Sunday is an important day for Ron Rivera's football team, as they take on the Cowboys in a game they really need to win in order to stay relevant in the NFC East.
Monday, though, is an even more important day for Rivera himself, as it's scheduled to be his final cancer treatment.
Washington's coach was diagnosed with squamous cell carcinoma in late August and began treatments a few days before the Sept. 13 opener.
When talking to reporters after practice on Friday, Rivera expressed optimism about his outlook, optimism that is shared by those overseeing his battle.
"Has been good so far," he said. "I met with both doctors this week on Tuesday and Thursday and they both are very positive about the progress I've made."
"I've got follow-up checkups and scans left to do," he continued. "But what I've been told is it's been headed in the right direction."
Throughout the past six weeks or so, Rivera's done an insanely impressive job maintaining a positive attitude when discussing his health with the media.
There were times, though — like a few instances where he missed practice as well as Washington's matchup with the Ravens, where he was visibly exhausted on the sidelines — that the cancer and the treatments really took a toll on him, as he explained on Friday.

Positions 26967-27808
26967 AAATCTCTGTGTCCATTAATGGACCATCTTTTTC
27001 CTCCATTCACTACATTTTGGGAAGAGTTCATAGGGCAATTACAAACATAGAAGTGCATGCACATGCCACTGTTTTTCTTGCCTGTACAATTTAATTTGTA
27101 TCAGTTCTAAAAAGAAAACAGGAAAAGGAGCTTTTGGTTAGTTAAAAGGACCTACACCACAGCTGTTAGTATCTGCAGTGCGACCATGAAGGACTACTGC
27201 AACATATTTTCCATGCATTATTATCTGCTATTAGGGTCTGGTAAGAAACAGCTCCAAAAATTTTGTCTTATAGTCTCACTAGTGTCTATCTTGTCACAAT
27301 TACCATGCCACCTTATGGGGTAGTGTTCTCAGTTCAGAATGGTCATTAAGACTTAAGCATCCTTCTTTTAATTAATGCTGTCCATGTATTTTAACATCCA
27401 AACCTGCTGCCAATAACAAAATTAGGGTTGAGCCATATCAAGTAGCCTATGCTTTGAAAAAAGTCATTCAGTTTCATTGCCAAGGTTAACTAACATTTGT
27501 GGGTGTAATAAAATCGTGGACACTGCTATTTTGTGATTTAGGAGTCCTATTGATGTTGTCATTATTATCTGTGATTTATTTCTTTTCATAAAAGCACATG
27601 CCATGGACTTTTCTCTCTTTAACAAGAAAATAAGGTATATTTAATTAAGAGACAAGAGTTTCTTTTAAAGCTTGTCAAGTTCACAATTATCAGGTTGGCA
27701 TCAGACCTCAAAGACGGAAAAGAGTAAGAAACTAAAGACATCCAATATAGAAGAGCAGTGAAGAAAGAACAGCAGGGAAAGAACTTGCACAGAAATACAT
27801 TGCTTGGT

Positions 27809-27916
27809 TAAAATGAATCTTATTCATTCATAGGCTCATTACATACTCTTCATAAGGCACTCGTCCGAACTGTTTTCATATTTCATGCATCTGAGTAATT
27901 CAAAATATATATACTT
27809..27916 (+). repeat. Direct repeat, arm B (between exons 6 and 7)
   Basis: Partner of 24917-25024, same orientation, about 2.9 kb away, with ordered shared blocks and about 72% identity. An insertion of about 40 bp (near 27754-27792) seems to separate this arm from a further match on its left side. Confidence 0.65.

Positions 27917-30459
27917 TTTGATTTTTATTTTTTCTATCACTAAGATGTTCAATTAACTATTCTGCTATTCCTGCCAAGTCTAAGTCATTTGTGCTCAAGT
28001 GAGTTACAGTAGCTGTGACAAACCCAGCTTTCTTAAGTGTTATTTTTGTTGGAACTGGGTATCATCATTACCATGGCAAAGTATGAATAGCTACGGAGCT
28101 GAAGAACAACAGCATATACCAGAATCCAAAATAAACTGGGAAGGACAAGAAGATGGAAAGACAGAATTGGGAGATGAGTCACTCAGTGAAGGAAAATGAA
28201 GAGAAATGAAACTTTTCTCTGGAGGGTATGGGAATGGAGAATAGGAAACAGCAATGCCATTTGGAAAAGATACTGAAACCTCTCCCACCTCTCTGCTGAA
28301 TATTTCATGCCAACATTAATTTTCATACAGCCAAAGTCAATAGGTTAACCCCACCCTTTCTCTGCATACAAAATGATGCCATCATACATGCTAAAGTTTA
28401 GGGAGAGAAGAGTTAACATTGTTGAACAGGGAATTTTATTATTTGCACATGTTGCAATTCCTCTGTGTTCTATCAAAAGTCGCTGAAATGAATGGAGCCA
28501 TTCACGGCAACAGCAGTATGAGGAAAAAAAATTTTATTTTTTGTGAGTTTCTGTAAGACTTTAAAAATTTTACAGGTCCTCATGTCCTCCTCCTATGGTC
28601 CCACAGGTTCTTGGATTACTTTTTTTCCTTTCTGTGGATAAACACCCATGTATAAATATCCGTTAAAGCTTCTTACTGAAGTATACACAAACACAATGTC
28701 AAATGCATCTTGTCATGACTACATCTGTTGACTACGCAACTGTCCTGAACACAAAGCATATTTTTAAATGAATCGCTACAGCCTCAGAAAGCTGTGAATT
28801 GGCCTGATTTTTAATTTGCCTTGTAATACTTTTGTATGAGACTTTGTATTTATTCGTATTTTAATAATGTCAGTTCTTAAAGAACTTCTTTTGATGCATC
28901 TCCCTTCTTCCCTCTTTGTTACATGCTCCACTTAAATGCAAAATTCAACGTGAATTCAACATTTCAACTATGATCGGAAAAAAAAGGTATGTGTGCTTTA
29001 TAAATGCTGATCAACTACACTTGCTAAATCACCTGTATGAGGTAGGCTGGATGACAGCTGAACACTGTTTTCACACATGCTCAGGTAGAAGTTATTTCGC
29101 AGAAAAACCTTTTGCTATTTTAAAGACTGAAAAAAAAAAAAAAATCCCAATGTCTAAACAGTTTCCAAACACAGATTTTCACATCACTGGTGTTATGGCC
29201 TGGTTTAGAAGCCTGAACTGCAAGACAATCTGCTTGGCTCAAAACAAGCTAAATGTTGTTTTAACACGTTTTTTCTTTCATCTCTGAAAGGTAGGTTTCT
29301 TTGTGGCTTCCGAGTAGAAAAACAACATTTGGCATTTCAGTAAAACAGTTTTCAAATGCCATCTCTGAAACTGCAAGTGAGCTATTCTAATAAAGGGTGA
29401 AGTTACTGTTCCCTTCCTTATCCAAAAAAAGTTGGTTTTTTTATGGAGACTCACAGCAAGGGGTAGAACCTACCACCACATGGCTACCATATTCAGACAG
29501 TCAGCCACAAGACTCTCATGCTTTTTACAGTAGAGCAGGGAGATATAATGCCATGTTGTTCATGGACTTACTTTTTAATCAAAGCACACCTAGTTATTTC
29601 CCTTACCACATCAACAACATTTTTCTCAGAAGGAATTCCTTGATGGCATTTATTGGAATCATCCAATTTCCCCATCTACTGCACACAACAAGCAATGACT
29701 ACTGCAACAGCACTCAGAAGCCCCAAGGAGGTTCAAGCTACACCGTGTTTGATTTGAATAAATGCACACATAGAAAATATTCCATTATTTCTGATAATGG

"The fatigue, how tired you get, at times you get nauseous, honestly at times your equilibrium is messed around with, almost a sense of vertigo," Rivera said. "It hits you at anytime, anywhere."
Rivera, like most NFL lifers, is used to staying at the facility until well into the night. Lately, however, he's had to go home around 5 o'clock simply because he was so worn down.
"Like I told my wife, it's like having a 300-pound gorilla on your back," he said.
Rivera got frustrated along the way because, understandably so, his state affected how he coached. He felt limited at times, which really perturbed him.
Fortunately, he'll soon be able to start working his way back to his normal level of activity and commitment. That excites him greatly.
"I'm looking forward to that," Rivera said. "It's probably going to take three or four weeks after I get my last treatment because of the recovery period, but I really am looking forward to it."